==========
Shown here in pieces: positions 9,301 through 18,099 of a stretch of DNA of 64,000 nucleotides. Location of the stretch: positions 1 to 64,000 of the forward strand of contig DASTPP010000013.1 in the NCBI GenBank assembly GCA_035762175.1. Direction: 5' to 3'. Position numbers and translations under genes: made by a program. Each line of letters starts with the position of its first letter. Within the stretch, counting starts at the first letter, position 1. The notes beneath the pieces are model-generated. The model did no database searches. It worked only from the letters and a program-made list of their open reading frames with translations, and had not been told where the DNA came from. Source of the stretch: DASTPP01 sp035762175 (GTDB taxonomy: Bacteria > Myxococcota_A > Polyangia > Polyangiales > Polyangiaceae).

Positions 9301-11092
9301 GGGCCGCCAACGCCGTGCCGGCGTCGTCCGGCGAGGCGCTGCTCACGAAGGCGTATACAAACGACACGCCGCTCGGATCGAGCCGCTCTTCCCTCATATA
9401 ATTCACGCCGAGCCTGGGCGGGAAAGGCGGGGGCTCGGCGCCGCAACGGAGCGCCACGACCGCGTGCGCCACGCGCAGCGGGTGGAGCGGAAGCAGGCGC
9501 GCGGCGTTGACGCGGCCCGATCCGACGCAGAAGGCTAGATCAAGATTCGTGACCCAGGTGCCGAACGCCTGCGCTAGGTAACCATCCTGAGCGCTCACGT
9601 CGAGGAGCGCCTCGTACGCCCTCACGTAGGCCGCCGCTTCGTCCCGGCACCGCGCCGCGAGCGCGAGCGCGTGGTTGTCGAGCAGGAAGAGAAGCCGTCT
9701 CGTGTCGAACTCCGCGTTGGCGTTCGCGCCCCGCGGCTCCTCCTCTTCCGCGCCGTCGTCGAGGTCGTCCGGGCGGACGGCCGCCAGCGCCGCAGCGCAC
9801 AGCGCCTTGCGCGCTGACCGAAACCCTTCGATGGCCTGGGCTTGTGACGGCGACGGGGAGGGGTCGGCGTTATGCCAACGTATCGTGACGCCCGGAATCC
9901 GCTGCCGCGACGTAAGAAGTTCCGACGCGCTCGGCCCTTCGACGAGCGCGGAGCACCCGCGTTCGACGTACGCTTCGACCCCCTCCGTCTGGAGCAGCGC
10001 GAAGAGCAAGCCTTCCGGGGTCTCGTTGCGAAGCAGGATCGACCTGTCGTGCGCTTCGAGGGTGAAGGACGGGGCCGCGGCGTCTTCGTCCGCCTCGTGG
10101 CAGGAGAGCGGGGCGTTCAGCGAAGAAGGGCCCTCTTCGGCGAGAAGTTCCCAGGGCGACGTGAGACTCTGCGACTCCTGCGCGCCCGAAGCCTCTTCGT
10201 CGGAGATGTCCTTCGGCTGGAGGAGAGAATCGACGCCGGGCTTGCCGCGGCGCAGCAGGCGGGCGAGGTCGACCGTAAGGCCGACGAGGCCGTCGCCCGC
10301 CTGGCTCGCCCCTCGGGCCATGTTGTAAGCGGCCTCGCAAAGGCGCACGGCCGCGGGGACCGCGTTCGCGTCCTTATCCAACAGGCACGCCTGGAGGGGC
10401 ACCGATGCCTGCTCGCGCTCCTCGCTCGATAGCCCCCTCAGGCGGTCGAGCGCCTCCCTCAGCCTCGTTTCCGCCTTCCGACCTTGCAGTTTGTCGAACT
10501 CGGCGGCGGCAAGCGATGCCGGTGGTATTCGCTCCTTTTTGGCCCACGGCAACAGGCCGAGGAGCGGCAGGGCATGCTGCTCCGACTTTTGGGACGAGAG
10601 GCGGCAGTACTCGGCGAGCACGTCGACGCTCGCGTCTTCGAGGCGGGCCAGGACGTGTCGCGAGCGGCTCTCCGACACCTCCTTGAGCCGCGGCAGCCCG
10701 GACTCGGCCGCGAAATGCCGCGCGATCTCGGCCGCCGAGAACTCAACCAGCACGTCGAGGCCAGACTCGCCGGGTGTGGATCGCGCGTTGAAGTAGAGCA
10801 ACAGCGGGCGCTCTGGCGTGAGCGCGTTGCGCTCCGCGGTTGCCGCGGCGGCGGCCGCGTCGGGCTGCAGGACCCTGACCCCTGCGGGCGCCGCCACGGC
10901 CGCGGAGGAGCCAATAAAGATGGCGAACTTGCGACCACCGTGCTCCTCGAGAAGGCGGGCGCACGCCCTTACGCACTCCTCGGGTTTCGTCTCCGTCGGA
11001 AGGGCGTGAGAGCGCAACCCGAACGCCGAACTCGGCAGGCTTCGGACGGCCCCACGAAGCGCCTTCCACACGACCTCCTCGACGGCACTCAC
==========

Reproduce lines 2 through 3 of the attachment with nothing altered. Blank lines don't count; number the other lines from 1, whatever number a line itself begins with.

Positions 9301-11092
9301 GGGCCGCCAACGCCGTGCCGGCGTCGTCCGGCGAGGCGCTGCTCACGAAGGCGTATACAAACGACACGCCGCTCGGATCGAGCCGCTCTTCCCTCATATA